Photos show huge climate change protests around the world, which have spread across continents as hundreds of thousands strike to demand action on climate change
- Millions of people walking out of school and work, kicking off a week of protests calling for action to combat climate change.
- The so-called global climate strike is part of a movement led by 16-year-old activist Greta Thunberg that has already seen a year of children leaving school to protest. Friday's protests invite adults to join.
- Hundreds of thousands of people have taken part in Australia, Thailand, Bangladesh, India, Turkey, Kenya, Germany, the UK, and other countries, and protests are due to continue around the world.
- Visit Business Insider SA's home page for more stories.
Millions of people around the world are expected to walk out of school and work on Friday, as part of the global climate strike inspired by 16-year-old climate activist Greta Thunberg.
It is the first of several planned events ahead of and during the United Nations Climate Action Summit next week.
The strikes started in Australia on Friday morning, where School Strike 4 Climate, the organizers of the event, say over 300,000 people took part across the country. They are spreading across the planet over the course of today, already reaching Thailand, India, Bangladesh, Germany, Turkey, Kenya, the UK, and many other countries.
"This is basically the only way to have our voice heard," Nishtha Sharma, 17, of Melbourne, Australia told Business Insider.
Here's a look at some of the protests:
In London the protest has the officially supported by the city's mayor. Demonstrators also lined the streets of Edinburgh, Scotland.
"The Government must see this strike for what it is - a demand for immediate, ambitious action," Sadiq Khan tweeted.
Protests are planned across the UK. Protesters also gathered at monuments in Paris, France.
400 protests have been announced across Germany along. Here, people flood the streets of Hamburg.
In Berlin, demonstrators stood with a rope around their necks on blocks of ice in front of the Brandenburg Gate.
Organisers say over 300,000 people took part in the protests across Australia. Here, protesters march in Melbourne.
School children in New Delhi, India, shouted slogans and held signs as they took part in the protests.
Schoolchildren in Turkey are also demonstrating.
This photograph shows a huge crowd in a Sydney park.
It was tweeted by Kym Chapple, a politician for Australia's Greens Party.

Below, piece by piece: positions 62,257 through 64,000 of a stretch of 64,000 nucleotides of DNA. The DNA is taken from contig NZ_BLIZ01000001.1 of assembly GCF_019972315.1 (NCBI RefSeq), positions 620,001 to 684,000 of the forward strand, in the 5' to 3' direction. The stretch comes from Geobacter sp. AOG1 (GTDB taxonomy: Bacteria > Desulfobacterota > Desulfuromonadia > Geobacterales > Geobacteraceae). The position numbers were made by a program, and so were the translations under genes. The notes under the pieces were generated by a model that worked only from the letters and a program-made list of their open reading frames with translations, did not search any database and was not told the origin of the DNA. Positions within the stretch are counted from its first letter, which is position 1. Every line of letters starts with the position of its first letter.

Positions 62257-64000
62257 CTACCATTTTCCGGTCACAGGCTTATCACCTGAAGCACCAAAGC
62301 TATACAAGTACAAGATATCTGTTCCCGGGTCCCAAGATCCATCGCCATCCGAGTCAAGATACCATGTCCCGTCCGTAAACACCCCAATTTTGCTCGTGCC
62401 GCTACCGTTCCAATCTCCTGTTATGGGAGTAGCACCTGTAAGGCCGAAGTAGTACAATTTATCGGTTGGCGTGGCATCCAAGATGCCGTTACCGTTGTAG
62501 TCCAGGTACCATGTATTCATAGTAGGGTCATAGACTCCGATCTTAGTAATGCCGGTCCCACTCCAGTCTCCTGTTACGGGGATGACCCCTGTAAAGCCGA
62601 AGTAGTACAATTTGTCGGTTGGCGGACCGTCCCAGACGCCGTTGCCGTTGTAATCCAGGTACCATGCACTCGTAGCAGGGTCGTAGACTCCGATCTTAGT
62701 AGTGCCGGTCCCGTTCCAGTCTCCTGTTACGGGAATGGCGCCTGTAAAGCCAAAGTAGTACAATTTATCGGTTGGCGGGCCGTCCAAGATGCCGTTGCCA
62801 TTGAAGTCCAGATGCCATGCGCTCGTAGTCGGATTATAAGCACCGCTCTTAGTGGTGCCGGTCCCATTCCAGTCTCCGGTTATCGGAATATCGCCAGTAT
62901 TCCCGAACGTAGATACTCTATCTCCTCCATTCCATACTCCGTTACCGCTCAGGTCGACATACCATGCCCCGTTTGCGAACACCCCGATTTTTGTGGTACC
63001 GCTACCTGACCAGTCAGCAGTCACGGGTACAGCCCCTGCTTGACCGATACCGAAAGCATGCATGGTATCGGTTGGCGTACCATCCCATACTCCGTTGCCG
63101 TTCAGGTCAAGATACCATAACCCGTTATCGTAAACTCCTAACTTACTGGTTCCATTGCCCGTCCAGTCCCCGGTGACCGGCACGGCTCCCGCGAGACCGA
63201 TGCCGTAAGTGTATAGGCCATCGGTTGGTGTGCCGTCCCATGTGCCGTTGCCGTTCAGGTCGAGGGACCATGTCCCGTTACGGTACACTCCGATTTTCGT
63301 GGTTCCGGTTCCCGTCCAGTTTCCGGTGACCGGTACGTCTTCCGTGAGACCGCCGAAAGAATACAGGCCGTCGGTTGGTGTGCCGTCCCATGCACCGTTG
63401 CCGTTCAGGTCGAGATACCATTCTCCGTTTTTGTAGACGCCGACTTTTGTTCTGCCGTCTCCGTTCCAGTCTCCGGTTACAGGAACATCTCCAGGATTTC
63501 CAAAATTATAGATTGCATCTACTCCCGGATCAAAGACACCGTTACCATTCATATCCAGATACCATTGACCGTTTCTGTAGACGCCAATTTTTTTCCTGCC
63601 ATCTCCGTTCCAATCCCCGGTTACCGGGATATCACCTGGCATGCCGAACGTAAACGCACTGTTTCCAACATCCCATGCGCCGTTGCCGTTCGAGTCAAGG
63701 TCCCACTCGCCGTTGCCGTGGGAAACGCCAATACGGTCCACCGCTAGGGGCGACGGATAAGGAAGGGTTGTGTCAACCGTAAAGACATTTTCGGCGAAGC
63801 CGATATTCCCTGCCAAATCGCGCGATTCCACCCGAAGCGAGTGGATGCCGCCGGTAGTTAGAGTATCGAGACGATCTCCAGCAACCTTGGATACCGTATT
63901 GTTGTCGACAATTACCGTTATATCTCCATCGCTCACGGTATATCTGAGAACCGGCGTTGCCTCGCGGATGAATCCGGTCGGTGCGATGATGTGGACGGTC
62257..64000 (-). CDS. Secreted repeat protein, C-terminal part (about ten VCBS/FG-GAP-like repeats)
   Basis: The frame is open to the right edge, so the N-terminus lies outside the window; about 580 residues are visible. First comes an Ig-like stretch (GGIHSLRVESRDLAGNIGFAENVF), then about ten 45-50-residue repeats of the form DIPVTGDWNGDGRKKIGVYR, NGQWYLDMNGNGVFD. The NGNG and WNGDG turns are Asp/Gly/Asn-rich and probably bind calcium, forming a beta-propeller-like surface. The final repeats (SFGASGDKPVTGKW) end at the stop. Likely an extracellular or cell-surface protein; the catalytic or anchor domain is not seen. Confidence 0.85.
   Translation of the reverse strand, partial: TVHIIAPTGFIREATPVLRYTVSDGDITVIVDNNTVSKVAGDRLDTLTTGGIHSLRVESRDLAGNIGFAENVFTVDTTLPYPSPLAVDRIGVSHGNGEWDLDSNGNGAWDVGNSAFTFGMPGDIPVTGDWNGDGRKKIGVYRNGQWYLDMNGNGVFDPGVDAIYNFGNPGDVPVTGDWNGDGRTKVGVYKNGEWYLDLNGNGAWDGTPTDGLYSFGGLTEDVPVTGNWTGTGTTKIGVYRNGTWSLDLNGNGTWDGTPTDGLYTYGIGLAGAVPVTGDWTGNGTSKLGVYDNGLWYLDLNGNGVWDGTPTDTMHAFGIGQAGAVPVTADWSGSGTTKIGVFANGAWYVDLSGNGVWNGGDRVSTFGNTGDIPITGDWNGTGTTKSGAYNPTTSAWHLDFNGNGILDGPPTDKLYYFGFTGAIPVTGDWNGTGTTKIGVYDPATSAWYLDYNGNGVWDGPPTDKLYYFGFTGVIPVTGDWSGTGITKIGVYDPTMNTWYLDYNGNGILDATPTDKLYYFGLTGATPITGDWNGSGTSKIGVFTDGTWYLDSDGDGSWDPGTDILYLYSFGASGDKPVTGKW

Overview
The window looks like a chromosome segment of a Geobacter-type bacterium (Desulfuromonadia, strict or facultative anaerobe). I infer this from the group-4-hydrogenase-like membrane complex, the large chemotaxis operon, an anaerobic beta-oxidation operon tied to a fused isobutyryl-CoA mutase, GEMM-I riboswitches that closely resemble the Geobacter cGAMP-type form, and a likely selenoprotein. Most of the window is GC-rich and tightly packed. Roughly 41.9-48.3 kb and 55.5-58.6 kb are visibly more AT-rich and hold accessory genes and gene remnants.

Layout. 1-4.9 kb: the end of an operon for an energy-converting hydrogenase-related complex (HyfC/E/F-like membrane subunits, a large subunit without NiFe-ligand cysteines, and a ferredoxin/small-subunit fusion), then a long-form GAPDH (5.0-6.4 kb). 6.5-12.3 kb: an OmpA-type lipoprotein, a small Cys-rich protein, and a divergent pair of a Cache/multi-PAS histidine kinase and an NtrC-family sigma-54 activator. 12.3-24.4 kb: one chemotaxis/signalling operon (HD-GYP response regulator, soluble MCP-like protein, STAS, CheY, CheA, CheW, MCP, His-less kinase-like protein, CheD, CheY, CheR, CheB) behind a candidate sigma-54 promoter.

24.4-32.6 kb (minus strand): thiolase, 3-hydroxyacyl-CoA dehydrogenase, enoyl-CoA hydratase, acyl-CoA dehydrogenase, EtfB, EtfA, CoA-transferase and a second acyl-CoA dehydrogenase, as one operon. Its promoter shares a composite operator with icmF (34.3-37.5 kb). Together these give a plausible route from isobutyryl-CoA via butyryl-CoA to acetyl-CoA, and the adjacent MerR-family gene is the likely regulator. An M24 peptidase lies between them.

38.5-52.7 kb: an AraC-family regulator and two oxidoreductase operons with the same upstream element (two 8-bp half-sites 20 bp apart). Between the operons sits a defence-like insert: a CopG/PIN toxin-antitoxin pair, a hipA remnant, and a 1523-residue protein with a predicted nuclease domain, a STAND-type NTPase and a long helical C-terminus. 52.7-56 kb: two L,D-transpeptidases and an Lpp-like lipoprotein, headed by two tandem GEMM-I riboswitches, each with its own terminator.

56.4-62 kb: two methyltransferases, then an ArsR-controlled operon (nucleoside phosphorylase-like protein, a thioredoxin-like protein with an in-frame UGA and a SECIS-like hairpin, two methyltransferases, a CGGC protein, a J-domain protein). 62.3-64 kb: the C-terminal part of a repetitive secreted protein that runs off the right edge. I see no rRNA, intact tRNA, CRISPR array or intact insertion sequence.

The protests are led by school students, who started the movement this year by skipping school on Fridays to call for government action on climate change.
The students reject the common criticism that they should be in school.
Danielle Porepilliasana, a high school student in Sydney, said: "World leaders from everywhere are telling us that students need to be at school doing work. I'd like to see them at their parliaments doing their jobs for once."
People of all ages — including babies, toddlers, teens, and adults — gathered across the country.
"I'm worried about the animals," 9-year-old Maeve, from Melbourne, told Business Insider.
"I'm worried about the ice melting which isn't very good."
The top 10 carbon emitters in the country also took questions from schoolchildren on Friday.
The protests are now spreading across the planet.
In Thailand, people protested in front of the Ministry of Natural Resources and Environment in Bangkok.
They staged a "die-in," an attempt to symbolize the consequences of climate change. They also delivered a letter to the government calling on it to declare a climate emergency and phase out coal.
And students gathered in low-lying Bangladesh, calling for political leadership.
Adults also took part in the protest. Here, people in Dhaka, Bangladesh, demand action.
Students also took to the streets in Poland. Here are some protesters in Krakow.
There was also a protest in Hong Kong.
The protests have also reached Cyprus.
Receive a daily email with all our latest news: click here.
Also from Business Insider South Africa:
- Fruit, cheese, and especially maize meal are all a lot more expensive – but at least offal and giblets are cheaper than last year
- We just found out what the iPhone 11 will cost in South Africa – and it is R1,000 cheaper than the iPhone XR
- SA developers are using a deep-learning engine to figure out who will win in the Rugby World Cup – and their robot thinks the All Blacks will thrash the Springboks
- A Parys company is selling a 'cure' for the pest that is killing Joburg’s urban forest – while government investigates its ‘false’ claims
- A South African photographer captured a once-in-a-lifetime image when a submarine photobombed her shot of a whale in mid air
- ‘Fraud is a cancer that is crippling our country’: Supreme Court of Appeal upholds 20-year jail sentence for ‘remorseful’ R5 million fraudster